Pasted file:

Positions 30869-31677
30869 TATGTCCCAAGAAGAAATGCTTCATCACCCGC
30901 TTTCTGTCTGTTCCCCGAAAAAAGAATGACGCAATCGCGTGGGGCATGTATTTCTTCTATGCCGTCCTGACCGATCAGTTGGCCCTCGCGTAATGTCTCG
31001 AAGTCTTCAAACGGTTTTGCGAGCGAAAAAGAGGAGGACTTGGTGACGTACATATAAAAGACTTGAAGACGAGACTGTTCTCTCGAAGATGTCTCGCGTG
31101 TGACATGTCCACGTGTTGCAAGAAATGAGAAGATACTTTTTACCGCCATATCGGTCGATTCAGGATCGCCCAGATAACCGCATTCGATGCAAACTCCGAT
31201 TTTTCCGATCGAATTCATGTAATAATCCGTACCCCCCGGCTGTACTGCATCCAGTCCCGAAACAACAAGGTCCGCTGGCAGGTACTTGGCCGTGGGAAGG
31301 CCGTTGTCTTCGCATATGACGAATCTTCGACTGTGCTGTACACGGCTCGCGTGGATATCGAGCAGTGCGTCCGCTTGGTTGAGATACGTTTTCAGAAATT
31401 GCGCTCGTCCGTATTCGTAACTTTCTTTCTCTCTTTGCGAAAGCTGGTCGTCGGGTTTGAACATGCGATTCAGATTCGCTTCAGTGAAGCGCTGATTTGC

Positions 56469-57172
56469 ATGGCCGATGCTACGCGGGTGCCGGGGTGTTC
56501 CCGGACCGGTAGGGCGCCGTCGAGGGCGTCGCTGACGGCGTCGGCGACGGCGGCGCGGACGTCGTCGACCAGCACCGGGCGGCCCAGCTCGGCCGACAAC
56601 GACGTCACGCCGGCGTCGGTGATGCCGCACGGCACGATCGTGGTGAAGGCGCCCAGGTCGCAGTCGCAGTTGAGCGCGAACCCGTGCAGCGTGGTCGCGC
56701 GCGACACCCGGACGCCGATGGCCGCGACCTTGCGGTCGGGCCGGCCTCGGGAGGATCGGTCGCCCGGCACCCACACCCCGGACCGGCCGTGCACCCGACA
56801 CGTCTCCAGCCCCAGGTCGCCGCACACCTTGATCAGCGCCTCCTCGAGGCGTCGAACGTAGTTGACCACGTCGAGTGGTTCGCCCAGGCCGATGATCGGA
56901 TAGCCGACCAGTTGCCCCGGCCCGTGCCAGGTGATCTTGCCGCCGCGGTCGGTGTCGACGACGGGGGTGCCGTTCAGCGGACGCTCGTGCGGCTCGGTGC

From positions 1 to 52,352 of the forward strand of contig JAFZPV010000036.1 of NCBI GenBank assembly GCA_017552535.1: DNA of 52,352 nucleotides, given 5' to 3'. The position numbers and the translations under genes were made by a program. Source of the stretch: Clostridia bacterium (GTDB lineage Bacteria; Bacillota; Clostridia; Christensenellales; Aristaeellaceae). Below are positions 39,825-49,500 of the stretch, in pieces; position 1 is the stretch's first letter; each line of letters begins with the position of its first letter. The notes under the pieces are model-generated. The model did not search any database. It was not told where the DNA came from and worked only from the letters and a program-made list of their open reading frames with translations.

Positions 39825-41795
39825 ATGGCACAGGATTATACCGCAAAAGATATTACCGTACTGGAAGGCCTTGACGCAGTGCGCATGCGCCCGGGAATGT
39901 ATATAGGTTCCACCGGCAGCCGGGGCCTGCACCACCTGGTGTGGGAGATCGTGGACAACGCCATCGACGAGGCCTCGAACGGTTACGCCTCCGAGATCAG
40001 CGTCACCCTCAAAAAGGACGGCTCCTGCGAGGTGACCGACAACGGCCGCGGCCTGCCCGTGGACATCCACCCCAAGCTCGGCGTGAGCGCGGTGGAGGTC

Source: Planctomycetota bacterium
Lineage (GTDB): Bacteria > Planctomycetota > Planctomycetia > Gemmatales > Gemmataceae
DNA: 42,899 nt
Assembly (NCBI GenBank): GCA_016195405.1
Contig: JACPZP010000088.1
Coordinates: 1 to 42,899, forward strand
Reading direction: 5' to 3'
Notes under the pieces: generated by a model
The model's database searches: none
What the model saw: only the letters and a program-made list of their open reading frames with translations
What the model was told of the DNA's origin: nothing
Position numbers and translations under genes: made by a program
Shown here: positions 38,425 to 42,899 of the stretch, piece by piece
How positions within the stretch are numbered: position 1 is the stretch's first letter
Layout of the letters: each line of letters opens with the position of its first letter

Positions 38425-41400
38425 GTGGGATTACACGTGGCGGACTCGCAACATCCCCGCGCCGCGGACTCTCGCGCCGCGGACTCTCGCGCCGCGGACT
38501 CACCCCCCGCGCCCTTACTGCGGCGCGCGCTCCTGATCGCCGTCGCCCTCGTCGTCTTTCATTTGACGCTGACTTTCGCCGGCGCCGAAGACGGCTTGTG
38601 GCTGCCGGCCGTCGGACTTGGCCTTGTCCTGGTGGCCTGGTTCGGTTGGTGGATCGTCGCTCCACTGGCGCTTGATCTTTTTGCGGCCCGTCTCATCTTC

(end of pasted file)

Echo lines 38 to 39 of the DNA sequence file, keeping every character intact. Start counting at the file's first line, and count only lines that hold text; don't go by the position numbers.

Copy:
38501 CACCCCCCGCGCCCTTACTGCGGCGCGCGCTCCTGATCGCCGTCGCCCTCGTCGTCTTTCATTTGACGCTGACTTTCGCCGGCGCCGAAGACGGCTTGTG
38601 GCTGCCGGCCGTCGGACTTGGCCTTGTCCTGGTGGCCTGGTTCGGTTGGTGGATCGTCGCTCCACTGGCGCTTGATCTTTTTGCGGCCCGTCTCATCTTC